We were adopting a puppy and there was no turning back! As soon as we contacted the breeder to sort out the details to pick Millo up, it dawned on us that we didn’t know a thing about how to raise a dog. He’s our first pup so all our experiences were based on watching random episodes of dog training TV programmes, mainly César Millán (and its Spanish version, Borja Capponi) and Victoria Stilwell but we were aware that it wasn’t at all enough. We only had three months to figure out what we were going to do with the little ball of fur that was going to become part of the family for over a decade. The only thing we knew was that we didn’t want to base our training on punishment, physical or otherwise.
Where did we start?
We decided to start off by watching YouTube videos. I know it doesn’t sound very professional but we thought it would be the best place to learn the very basics, and we weren’t wrong! We were actually lucky enough to stumble upon Zak George’s channel, YouTube’s biggest dog training star with well over one million subscribers. And I say lucky because George is an advocate for positive or reward-based training. What he said made sense and the way he explained how to deal with the challenges involving a new puppy were easy enough to follow for total novices like ourselves. So we spent a good few days watching and re-watching his videos, especially those dealing specifically with puppies.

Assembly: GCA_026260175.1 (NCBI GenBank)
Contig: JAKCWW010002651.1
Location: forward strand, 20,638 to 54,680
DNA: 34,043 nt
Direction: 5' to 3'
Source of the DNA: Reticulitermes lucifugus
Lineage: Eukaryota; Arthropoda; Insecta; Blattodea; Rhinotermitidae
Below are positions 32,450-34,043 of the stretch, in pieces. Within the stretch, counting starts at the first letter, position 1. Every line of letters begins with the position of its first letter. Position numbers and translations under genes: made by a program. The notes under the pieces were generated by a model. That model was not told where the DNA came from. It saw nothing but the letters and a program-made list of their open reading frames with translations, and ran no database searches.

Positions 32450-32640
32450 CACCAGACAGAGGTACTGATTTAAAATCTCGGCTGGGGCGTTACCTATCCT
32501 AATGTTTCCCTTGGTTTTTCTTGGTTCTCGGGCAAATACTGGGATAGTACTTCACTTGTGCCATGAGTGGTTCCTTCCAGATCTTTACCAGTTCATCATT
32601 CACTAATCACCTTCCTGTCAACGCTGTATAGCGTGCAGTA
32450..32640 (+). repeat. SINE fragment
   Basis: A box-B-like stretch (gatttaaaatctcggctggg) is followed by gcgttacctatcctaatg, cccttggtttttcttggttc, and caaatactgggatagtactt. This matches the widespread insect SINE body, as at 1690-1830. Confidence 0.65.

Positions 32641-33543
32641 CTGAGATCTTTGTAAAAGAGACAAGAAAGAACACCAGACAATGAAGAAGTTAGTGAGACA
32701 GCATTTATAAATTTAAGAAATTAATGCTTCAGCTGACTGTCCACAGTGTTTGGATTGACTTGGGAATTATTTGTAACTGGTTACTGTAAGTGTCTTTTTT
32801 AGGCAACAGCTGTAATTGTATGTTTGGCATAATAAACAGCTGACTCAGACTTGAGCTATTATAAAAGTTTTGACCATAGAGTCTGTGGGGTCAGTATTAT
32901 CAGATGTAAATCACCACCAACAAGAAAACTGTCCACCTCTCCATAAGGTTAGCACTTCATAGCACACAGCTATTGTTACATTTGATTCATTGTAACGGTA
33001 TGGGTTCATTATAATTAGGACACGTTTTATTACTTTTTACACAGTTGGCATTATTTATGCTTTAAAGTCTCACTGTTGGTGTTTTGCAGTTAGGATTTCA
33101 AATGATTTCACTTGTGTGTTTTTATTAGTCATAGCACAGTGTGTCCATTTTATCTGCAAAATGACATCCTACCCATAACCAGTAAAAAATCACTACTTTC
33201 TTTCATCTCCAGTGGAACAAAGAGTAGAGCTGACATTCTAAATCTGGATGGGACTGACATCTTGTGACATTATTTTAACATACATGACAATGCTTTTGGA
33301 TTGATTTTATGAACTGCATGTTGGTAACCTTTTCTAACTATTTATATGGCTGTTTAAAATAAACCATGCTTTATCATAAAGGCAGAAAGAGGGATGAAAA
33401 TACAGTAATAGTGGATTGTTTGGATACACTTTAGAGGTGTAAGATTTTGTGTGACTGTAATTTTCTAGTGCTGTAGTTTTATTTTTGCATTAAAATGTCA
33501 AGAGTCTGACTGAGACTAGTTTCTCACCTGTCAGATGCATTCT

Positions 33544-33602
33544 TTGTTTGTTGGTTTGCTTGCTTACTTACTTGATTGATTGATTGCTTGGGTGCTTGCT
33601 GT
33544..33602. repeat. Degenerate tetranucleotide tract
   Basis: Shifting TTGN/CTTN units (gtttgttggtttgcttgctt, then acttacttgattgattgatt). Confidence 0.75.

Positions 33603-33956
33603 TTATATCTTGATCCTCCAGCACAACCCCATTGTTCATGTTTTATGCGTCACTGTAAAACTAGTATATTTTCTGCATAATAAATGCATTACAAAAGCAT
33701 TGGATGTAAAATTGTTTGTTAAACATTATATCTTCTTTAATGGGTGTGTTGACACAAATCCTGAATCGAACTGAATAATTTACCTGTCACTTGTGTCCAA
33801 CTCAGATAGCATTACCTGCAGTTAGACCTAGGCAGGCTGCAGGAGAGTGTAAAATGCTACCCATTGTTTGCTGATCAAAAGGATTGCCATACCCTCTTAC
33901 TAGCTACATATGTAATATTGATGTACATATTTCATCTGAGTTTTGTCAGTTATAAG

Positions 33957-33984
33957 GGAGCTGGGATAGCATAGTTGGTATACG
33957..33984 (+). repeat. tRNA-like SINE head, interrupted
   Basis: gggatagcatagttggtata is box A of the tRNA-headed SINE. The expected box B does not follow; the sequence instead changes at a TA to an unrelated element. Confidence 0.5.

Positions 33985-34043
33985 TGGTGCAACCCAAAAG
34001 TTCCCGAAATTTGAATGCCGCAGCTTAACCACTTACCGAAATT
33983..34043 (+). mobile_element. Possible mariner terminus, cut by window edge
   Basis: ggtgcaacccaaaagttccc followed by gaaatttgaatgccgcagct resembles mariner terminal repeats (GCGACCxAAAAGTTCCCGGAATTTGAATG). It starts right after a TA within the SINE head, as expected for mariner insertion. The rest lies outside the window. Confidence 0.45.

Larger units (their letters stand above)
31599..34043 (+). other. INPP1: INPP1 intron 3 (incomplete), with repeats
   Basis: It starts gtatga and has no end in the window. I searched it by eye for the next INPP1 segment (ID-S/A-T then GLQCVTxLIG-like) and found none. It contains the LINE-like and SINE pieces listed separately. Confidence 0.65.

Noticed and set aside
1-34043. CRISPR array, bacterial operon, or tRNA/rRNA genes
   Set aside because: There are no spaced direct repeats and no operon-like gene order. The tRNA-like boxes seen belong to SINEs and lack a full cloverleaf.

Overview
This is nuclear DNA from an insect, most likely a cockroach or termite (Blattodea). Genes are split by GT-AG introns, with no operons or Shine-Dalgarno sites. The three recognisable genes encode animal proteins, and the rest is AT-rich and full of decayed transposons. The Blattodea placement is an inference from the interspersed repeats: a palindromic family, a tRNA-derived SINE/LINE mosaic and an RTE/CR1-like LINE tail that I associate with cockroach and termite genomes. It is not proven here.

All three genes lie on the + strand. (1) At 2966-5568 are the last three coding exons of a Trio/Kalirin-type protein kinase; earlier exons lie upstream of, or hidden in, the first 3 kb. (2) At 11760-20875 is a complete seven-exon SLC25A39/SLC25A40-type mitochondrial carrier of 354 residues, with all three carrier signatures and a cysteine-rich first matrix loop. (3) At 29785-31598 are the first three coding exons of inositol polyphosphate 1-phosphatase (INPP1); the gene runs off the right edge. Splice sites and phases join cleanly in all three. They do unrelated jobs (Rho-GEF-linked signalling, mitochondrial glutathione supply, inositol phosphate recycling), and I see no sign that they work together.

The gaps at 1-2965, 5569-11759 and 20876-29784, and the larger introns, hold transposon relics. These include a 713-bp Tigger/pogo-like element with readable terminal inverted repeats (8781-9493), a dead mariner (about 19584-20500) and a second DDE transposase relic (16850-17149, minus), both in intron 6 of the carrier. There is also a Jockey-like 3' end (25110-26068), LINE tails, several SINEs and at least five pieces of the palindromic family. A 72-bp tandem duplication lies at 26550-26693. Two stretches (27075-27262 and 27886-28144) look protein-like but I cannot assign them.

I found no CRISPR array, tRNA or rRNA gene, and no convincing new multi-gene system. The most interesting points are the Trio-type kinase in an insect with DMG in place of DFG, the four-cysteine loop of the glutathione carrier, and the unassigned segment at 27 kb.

A couple of useful books for new dog owners
However, the videos clearly weren’t enough, we wanted to know more. So we took the Amazon way: we bought a couple of dog training books. Zak George’s “Dog Training Revolution” was the first one on our list. It deals with all the major issues for first-time dog owners. From what to buy and how to set up your home, to how to deal with the first obstacles, teach your dog to play with you and learn their first tricks, all using reward-based training and avoiding punishment. It was a great starting point.
Also on our shopping cart was “Training the Best Dog Ever” by Dawn Sylvia-Stasiewicz and Larry Kay. Sylvia-Stasiewicz has trained several White House puppies and, in her book, she lays out a perfectly scheduled dog training routine that, in 5 weeks, promises to create a more or less well-behaved puppy using only reward-based training. We loved the idea of organised training and there’s even a diary that you can download to note accomplishments, potty hours and other stuff to keep track of your puppy’s advances and challenges. We obviously started out set on writing down on Millo’s diary every day and, although we didn’t always achieve this goal, following the 5-week programme was one of the best decisions we took at the beginning of this journey. Millo actually performed better than expected and succeeded in many of the training challenges way earlier than what the book said… what a smart puppy we have! In this book, there is advice on how to prepare for your new dog too, as well as tricks and some problem solving tools. All in all, a great resource to start the adventure of having your first puppy.
We also purchased César Millán’s “How to Raise the Perfect Dog” but, by now, we were sure we didn’t want to follow his approach and, a few chapters into his book, we decided we weren’t going to do what he recommended. Reward-based training made a lot more sense to us, if only in theory at this point. I believe that time proved us right and it was the right approach for Millo but more on that in our next post!
Thanks for reading! Check out our next post to learn more about our journey with Millo. 🐾